“Sequencing of the virus conducted in February by the National Institute for Communicable Diseases in South Africa and the U.S. Centers for Disease Control and Prevention confirmed this case as WPV1,” the GPEI statement continued.   

So far, no one has been able to explain why there was a three-month delay in sequencing the virus and announcing the case – when new SARS-CoV2 variants were being identified by the same laboratories within days or weeks.  

But only four days later, WHO Director General Dr Tedros Adhanom Ghebreyesus commended Malawi’s President Lazarus Chakwera for  “rapid action and transparency” in responding to the outbreak.

Analogue era of reporting – in digital age

A similar pattern occurred last October, when WHO reported a Ziki outbreak in India – four months after a cluster of new cases actually occurred and were diagnosed.

It raises, once more, again thorny questions, once more, about the snail’s speed at which national governments report, laboratories examine and WHO publicly releases sensitive “disease outbreaks news” – that national governments may find embarrasing. 

Fault lines in the chain of alert and response have come under heightened scrutiny during the COVID pandemic – something The Independent Panel described it as an “analogue” system operating in a digital age.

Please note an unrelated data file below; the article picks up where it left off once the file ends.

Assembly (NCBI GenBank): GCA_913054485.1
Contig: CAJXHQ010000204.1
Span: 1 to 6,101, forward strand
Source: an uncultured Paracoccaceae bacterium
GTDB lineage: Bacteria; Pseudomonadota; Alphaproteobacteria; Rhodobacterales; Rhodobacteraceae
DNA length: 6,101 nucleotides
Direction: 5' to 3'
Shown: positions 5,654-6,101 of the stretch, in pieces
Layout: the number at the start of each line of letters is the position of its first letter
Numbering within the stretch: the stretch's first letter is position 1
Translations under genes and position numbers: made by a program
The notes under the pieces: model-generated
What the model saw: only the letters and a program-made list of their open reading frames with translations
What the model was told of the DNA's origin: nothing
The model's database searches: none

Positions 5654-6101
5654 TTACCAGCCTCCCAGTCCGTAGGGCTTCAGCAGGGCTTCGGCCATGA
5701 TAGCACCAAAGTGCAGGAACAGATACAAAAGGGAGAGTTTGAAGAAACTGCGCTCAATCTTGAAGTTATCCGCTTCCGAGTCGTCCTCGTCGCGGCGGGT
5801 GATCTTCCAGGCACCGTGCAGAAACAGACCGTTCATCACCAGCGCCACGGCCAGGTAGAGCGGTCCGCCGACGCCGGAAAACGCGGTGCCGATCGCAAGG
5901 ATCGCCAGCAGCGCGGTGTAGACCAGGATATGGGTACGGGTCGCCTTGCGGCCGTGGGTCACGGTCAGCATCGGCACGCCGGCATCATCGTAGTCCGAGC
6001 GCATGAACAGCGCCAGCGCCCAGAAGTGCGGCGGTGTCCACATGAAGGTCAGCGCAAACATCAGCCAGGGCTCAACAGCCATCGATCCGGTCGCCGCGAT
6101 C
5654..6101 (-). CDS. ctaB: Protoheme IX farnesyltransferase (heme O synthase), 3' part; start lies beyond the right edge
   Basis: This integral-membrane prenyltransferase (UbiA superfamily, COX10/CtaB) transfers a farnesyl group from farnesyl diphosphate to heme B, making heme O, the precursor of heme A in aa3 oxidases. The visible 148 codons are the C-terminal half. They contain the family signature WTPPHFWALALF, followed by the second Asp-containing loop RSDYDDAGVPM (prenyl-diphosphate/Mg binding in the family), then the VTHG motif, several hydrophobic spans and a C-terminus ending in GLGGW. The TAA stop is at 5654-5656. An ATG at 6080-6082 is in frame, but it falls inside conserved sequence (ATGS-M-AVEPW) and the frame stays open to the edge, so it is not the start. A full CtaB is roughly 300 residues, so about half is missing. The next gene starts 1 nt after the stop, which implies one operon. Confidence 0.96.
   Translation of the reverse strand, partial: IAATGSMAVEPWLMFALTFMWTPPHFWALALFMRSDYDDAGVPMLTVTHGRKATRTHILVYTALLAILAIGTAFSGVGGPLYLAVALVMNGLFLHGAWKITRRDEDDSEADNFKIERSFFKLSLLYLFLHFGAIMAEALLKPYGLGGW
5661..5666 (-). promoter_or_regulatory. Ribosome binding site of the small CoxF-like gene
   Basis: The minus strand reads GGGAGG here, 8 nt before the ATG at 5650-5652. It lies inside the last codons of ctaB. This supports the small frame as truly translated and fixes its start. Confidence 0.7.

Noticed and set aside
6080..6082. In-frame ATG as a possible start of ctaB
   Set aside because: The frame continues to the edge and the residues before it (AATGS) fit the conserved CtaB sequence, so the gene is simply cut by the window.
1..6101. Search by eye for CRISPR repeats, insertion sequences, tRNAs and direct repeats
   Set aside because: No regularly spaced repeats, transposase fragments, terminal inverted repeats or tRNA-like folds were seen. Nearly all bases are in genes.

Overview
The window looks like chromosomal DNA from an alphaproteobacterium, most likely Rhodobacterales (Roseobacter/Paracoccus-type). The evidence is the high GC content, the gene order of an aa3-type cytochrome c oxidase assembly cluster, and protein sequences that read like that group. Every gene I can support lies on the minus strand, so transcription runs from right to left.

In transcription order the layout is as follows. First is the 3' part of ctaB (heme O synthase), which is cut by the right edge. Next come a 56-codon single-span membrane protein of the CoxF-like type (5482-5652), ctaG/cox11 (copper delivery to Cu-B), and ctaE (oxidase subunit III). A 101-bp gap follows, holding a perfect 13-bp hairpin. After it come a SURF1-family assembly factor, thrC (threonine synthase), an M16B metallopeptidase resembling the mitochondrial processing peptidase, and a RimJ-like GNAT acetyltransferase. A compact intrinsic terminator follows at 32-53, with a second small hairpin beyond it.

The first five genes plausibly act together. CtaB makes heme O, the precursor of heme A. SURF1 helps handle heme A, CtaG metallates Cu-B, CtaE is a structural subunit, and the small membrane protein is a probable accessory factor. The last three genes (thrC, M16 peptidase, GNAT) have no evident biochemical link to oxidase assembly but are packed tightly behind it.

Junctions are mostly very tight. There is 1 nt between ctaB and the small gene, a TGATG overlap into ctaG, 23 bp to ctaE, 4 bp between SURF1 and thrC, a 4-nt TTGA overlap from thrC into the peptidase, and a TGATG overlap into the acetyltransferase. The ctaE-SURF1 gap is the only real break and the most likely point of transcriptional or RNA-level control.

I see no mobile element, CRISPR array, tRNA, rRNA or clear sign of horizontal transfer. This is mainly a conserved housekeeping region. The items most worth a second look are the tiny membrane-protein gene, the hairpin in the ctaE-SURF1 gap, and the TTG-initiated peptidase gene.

WHO’s alert and response system “seems to come from an earlier analogue era and needs to be brought into the digital age,” observed panel co-chair Helen Clark, former Prime Minister of New Zealand, in a media briefing on 21 January 2021. 

The SARS-CoV2, the virus was probably circulating in Wuhan for weeks, if not months, before the first public report was made by Wuhan health authorities on 31 December 2019, experts now believe. After the first public reports, it took WHO another full month to declare an international health emergency, Clark noted.     

Imported case – but circulating locally  

Another issue raised is how you define an “imported” case of a disease.

When WHO described the Malawi polio case as “imported” that meant that “laboratory analysis shows that the strain detected in Malawi is linked to the one that has been circulating in Sindh Province in Pakistan”, WHO African Regional Office,  Dr. Modjirom Ndoutabe, told Health Policy Watch, in an interview.

Neither the child nor her parents had been to Pakistan, he affirmed.